Here at Shawnee Moon, our tinctures are crafted in small batches, carefully and consciously by the phase of the moon.
Some folks scratch their head when I say things like, “I have a big day at work tomorrow, since it’s a full moon [or new moon]!” I learned the importance of making tinctures by the moon phase, first from my Mom. She was my first herbal inspiration as I leaned over her arm in the kitchen of our little country home as she read herb books and farmers almanacs and excitedly told me about the things she learned.
It was the farmers almanac that showed which days were best for planting specific garden vegetables for the best results, what days of the month you should cut your hair to encourage growth, and which days you should cut your hair to discourage growth. [Yeah, that’s a thing!]. Along with those there are the best days to breed your cow, pig, goat, whatever.
We see the obvious affects that the moon has on the tide, why couldn’t it effect the molecular constitution during the ‘brewing’ process of herbs and liquid to create this wonderful thing called a ‘tincture’?
When I began my herbal studies under Victoria Fortner at Shawnee Moon School of Herbal Medicine, I found that, unlike many large herbal companies that produce tinctures on large scale and must do so at their convenience, Victoria made her tinctures like my Mom did, by the phase of the moon. This was the way it was taught to her in the Shawnee traditional medicine practiced in the Native American Indian community.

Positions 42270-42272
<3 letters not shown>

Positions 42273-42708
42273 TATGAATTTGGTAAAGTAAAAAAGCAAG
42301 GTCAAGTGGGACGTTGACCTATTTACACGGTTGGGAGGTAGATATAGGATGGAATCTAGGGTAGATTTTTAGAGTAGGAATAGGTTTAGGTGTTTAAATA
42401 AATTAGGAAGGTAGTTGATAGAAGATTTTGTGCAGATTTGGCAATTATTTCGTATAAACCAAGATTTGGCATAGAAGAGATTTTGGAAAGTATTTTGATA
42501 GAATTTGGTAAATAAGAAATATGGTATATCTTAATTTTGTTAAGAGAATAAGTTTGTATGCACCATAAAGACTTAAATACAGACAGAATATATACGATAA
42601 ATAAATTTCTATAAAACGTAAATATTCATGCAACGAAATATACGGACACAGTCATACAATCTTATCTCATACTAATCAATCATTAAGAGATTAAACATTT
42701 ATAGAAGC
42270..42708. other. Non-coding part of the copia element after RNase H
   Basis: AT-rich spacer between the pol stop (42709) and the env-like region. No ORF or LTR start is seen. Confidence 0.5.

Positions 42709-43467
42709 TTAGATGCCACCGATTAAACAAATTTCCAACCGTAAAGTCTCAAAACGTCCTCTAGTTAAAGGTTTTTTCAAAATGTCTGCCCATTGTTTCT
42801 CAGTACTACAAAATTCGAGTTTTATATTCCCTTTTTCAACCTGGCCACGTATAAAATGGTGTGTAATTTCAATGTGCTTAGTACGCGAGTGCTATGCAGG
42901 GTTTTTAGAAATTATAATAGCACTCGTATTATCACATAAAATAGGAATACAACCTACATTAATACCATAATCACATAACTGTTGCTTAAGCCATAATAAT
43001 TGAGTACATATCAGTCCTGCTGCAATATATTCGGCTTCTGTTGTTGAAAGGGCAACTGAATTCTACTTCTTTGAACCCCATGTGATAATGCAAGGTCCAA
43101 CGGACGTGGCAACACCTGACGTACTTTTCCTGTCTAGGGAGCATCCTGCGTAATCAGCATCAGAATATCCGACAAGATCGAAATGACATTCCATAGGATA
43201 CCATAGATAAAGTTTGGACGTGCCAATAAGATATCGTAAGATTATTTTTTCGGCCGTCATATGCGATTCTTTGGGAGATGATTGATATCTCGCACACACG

In the lab at Shawnee Moon, you will find me creating our standard herbal formulas in the ‘dark’ phase of the moon. On a New Moon. As Victoria taught me, we have a three day window to make the tinctures in to stay on the mark with the cycle. The day before, the day of, and the day after, all qualify to complete the phase and produce the optimal results.
As the moon waxes in its cycle, it grows brighter, fuller, stronger. The gravitational pull of the phases is believed to extract the medicinal properties of the herbs into the liquid solvent, and as the moon grows in strength, so does the herbal brew.
Once the cycle is completed, two weeks later, when the moon reaches it’s ‘fullest’ stage, I’m back in the lab pouring off the tinctures. This simply means, I strain the bulk herbs out of the liquid solvent and suspension [alcohol and purified water].
Many companies that formulate tinctures only use a solvent [alcohol, vinegar, glycerin, etc.] and do not use a suspension [purified water]. Or, rather, they put enough of the solvent to count as a suspension as well. Victoria found that a 100% alcohol based tincture was not necessary and having a percentage of purified water as suspension did not compromise the integrity of the product. The formulas were still as effective and had a secondary plus that some people do not consider. That being, that the product had a lower alcohol content making it safer for individuals that suffered from alcohol dependence and better for those concerned about giving alcohol based products to children. This is a more economical option than glycerin that is used in place of alcohol in many tinctures for these same reasons. Although glycerin has no alcohol, as opposed to alcohol and water simply being a lower percentage of alcohol then the purely alcohol based tinctures that have no other suspensions.
Are you an aspiring herbalist? Do you make your own herbal formulas? How do you make your herbal brews? Did this post answer any questions you’ve had about tinctures and the moon phases? Or give you even more questions?
Thanks for reading! Be blessed!